Under these circumstances, probable cause exists to charge Zimmerman with murder. Zimmerman initiated contact with Martin. Martin was simply returning home from a store. Because he initiated the aggression, Zimmerman does not have the right to claim self-defense or, consequently, to "stand his ground."
Regardless of the Stand Your Ground Rule, the Force Must Be Proportional to the Threat
Even if the stand your ground rule applied in this case, it would not preclude arresting or even convicting Zimmerman. Any use of lethal force must be proportional to the threat. Under Florida law, this means that regardless of whether he was the aggressor, Zimmerman must have reasonably believed that his life was in danger or that he would suffer serious bodily injury. Martin, however, was unarmed, while Zimmerman had a gun. Martin is 100 pounds smaller than Zimmerman. Witnesses say that Martin was screaming for help. Martin's girlfriend says that he was trying to escape Zimmerman (not vice versa).
So, even with the stand your ground provision, Zimmerman's use of lethal force was likely unjustifiable under the circumstances. The telephone data and statements of Martin's girlfriend are particularly damning.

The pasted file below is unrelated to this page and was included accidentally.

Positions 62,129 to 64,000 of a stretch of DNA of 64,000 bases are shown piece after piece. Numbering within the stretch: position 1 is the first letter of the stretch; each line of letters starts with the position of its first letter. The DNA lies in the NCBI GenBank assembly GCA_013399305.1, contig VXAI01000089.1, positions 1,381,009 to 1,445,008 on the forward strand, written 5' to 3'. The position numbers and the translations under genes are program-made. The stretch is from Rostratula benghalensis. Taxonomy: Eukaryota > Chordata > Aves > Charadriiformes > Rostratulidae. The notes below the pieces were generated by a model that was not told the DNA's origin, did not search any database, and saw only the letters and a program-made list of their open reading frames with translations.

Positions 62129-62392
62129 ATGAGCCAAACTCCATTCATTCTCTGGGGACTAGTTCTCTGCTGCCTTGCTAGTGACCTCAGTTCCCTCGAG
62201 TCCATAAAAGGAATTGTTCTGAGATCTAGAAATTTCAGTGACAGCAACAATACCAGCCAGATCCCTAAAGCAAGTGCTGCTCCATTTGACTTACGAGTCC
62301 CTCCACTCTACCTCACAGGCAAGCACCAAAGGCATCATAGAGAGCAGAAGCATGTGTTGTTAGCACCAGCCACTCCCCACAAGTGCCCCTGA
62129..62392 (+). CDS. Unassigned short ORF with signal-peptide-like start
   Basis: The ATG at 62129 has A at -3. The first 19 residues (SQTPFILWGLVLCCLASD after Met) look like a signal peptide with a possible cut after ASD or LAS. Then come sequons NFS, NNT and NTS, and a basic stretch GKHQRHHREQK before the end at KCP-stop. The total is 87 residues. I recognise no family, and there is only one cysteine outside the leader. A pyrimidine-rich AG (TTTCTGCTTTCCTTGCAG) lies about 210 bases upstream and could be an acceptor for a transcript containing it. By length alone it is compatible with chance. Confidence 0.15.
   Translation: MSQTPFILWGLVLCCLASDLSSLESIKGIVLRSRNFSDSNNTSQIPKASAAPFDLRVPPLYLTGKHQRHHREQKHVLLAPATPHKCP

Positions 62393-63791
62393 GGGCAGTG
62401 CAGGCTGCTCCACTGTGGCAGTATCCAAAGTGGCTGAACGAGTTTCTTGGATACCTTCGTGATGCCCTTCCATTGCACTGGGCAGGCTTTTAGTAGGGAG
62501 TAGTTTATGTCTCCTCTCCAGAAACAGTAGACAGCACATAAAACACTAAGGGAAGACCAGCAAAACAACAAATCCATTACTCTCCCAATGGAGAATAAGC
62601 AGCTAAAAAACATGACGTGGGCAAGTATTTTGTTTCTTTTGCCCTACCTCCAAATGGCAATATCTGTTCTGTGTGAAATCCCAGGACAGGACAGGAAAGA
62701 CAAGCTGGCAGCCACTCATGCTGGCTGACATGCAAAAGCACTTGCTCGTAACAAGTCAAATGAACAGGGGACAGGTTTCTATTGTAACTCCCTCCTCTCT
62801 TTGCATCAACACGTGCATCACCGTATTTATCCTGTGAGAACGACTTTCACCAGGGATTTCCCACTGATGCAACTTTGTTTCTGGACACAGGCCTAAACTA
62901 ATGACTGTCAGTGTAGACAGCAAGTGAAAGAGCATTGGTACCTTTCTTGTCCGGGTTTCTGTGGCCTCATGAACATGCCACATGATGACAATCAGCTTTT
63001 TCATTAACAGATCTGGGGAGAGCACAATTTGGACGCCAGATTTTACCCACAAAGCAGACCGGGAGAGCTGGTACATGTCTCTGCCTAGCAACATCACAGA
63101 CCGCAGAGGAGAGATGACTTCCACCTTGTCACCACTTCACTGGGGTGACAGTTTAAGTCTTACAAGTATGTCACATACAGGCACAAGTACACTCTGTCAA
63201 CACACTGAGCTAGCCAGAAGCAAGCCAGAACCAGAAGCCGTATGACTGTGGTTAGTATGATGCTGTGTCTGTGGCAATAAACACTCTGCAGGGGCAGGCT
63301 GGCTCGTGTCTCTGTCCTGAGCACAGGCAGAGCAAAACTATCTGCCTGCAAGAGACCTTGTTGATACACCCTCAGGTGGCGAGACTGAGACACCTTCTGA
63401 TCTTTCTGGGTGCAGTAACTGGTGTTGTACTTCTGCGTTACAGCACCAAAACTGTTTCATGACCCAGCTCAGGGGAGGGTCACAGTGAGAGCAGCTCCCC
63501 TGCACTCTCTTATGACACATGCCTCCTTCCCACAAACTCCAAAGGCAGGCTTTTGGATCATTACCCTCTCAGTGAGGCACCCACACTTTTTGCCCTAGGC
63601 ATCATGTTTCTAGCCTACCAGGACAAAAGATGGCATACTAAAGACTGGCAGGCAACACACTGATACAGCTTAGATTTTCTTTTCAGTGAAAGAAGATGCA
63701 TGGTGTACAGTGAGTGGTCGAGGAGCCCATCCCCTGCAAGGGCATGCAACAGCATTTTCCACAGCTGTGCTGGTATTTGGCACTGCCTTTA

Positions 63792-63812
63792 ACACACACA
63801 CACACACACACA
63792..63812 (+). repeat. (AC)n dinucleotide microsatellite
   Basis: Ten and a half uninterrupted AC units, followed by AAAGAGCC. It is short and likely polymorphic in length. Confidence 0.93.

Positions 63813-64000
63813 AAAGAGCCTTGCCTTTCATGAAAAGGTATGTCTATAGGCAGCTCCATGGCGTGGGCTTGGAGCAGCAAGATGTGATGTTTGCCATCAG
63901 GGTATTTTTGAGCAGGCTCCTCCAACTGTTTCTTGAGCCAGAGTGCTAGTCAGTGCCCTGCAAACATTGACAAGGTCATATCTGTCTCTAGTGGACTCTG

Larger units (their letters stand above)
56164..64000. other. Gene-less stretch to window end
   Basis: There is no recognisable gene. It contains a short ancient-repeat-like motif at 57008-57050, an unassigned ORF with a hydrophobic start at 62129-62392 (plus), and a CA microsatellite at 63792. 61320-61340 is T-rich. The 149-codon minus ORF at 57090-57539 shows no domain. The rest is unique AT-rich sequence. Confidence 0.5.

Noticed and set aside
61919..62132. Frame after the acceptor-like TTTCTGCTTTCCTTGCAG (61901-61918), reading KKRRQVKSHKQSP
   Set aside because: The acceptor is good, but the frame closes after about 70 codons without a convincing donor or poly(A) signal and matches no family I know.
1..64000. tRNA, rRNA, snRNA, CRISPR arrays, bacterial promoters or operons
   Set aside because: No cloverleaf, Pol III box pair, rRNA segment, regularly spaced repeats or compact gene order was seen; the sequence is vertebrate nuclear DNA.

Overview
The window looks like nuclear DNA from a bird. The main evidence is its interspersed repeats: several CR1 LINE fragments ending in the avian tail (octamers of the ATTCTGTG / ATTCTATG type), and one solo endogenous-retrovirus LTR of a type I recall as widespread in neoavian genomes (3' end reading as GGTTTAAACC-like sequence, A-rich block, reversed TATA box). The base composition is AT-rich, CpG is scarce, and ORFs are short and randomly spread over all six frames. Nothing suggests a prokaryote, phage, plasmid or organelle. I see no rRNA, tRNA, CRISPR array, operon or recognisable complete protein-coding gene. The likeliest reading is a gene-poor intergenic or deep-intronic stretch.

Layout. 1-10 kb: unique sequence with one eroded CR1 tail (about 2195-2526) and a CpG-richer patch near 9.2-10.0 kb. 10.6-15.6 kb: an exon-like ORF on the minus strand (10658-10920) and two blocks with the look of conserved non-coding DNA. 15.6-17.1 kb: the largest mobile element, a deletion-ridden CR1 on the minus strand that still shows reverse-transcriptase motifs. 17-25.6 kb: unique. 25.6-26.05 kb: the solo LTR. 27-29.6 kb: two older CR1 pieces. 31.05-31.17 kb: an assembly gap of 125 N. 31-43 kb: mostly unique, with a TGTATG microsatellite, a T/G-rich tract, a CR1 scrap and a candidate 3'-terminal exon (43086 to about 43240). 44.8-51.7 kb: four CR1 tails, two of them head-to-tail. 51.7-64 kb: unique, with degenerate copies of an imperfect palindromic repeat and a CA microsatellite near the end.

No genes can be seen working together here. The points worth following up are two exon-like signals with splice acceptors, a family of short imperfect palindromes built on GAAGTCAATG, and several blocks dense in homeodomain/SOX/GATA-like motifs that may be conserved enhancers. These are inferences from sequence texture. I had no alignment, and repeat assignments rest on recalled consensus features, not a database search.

Probable Cause Exists to Arrest Zimmerman
Although the stand your ground provision is archaic and reminiscent of the Wild West, it has no bearing in this case. Obviously a good defense lawyer would raise the issue, but Zimmerman -- not the prosecutor -- has to prove he acted reasonably.
Probable cause, which the government needs to demonstrate in order to arrest and try Zimmerman, is a pretty easy standard to satisfy. Generally, the government needs only to show that there is a reasonable possibility that the defendant committed a crime. As a Florida appeals court recently held:
Probable cause to arrest exists when facts and circumstances within an officer'sThe government need not prove that an offense has actually occurred in order to arrest Zimmerman. Instead, the government must establish that after weighing the totality of the circumstances, a reasonable person could believe that Zimmerman has committed a crime. That minimum threshold is absolutely satisfied in this case. Zimmerman should be arrested and prosecuted for killing Trayvon Martin.
knowledge and of which he had reasonably trustworthy information are sufficient to
warrant a person of reasonable caution to believe that an offense has [been] or is being
committed (italics added).
For more analysis, see:
Trayvon Martin: A Fatal Flaw in Zimmerman's Self-Defense Argument
Sorry, Trayvon Martin: They Just Don't Like You
BREAKING NEWS in Trayvon Martin Case: Officer in the Case Has A Prior Record of Racial Controversy
Trayvon Martin: 911 Call Contradicts Police Account (Audio)
SHOCKING NEW WITNESS TESTIMONY IN TRAYVON MARTIN CASE!
BREAKING NEWS: Geraldo Rivera Says Hoodie Killed Trayvon Martin